By Ryan McLouth
For the last two months, we’ve been discussing the role of different instruments within the worship music ensemble. We began with the acoustic guitar, emphasizing the harmonic and rhythmic role of the instrument. Last month was a follow-up involving the bass guitar. This month, let’s talk about drums.
Most people know that the primary role of the drum set is to keep time for the ensemble. However, the drummer has many other roles that are often sorely neglected by novice to average players. Good drummers also have the capability of controlling and developing dynamics of a song more than almost any other member of the team. However, don’t be mistaken — bigger dynamics do not necessarily mean that the drummer is required to play louder. Dynamics can often be more effective if drummers or percussionists experiment with how “busy” they are playing rather than how loudly or softly they are playing. For instance, a quiet section might benefit most from the drummer playing quarter notes on the hi-hat only or even not playing. A louder section of a song may include a drum beat that has more complicated rhythms involving different drums from the set or a busier pattern, so to speak.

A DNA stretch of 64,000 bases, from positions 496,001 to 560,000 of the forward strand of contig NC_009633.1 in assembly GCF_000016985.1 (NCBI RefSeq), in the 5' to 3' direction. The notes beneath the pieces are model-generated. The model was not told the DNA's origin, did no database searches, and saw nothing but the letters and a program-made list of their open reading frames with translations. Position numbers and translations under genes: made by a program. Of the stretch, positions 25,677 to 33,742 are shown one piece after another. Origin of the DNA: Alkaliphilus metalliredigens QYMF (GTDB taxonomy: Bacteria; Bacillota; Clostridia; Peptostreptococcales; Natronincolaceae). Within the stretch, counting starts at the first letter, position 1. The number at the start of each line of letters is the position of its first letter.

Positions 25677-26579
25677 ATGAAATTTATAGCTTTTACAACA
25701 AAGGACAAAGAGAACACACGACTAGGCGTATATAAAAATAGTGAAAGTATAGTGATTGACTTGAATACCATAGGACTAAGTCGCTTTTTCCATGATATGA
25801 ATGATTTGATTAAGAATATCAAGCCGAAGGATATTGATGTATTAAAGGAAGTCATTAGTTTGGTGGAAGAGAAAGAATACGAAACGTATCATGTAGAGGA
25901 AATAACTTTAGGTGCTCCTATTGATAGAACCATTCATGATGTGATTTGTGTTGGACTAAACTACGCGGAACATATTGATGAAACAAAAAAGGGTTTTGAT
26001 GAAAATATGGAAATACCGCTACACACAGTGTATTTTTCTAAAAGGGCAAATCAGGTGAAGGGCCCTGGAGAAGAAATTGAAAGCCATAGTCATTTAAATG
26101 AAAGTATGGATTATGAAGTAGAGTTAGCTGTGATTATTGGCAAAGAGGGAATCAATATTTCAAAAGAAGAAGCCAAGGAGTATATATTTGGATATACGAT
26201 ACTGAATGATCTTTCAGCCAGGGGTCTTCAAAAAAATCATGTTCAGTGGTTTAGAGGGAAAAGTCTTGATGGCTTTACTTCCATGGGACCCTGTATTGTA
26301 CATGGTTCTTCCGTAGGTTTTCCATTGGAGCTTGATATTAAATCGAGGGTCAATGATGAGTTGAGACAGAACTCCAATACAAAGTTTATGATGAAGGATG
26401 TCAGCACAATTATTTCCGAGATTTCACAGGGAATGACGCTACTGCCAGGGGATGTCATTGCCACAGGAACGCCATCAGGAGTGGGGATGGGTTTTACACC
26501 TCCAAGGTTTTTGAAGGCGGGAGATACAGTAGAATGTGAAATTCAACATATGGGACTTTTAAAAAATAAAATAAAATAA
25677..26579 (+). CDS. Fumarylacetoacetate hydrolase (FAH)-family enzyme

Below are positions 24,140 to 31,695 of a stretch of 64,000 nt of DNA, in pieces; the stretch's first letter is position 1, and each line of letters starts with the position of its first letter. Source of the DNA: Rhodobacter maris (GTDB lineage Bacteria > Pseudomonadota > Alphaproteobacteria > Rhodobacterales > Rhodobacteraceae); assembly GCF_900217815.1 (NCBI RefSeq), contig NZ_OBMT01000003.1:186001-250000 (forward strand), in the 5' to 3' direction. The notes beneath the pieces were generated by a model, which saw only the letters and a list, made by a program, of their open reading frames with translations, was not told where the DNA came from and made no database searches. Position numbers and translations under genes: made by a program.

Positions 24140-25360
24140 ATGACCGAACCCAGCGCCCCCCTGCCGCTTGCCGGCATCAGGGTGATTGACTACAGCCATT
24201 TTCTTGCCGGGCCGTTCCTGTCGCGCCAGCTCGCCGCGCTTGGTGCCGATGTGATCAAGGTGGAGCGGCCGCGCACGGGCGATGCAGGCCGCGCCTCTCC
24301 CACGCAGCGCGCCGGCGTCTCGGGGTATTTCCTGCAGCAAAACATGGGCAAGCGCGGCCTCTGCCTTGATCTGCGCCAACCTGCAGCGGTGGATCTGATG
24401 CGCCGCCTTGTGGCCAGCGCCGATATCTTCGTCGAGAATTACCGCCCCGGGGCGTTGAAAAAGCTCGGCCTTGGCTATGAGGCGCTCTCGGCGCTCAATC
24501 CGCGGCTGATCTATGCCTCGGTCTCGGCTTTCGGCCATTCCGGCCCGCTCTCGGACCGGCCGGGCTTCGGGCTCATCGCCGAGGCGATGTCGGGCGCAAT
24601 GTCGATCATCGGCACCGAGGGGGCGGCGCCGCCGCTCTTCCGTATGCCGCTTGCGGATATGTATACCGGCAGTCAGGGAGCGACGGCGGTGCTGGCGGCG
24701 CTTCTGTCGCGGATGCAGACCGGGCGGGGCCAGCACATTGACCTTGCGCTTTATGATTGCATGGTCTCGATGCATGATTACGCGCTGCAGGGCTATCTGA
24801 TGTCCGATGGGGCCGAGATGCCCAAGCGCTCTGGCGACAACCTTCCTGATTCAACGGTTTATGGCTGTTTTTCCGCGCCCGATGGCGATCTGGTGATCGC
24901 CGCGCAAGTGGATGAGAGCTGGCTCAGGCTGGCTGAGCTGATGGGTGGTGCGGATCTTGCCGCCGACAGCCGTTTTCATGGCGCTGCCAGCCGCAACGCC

The second role of the drummer is to emphasize the bass line. For my novice drum students, this is the part of the job they most often neglect. Drummers and bass players either forget to play with each other, or drummers get too hung up in what they’re doing with their hands and leave out the kick drum. The kick drum should be the most prominent sound produced by the drums, and it should be playing rhythms that are similar to the bass player. Don’t forget the kick drum!
The next role of the drums in any commercial style music is to guide the band through transitions between sections.
As an example, some sort of fill needs to occur just before a new part of a song. Between a verse and a chorus, between a chorus and the bridge, between repetitions of the bridge, etc. One of the easiest ways to spot a novice drummer (or one that doesn’t know the song they’re playing) is that there isn’t enough of a difference between sections, or the transitions are not musically dynamic.
The final role that we can talk about this month is the role of the drummer to stay out of the way of the vocals. This is an absolute must. We’ve all heard the drummer that plays too busy all the time, but one that plays on top of the lead vocals is just wrong. Remember, the vocal melody is the priority of any style of worship music, so don’t get in the way of it.
Thanks for tuning in this month! If you have any questions or comments, I’d love to hear from you! You can contact me at any time via email at email@example.com or by phone at 660-651-9964.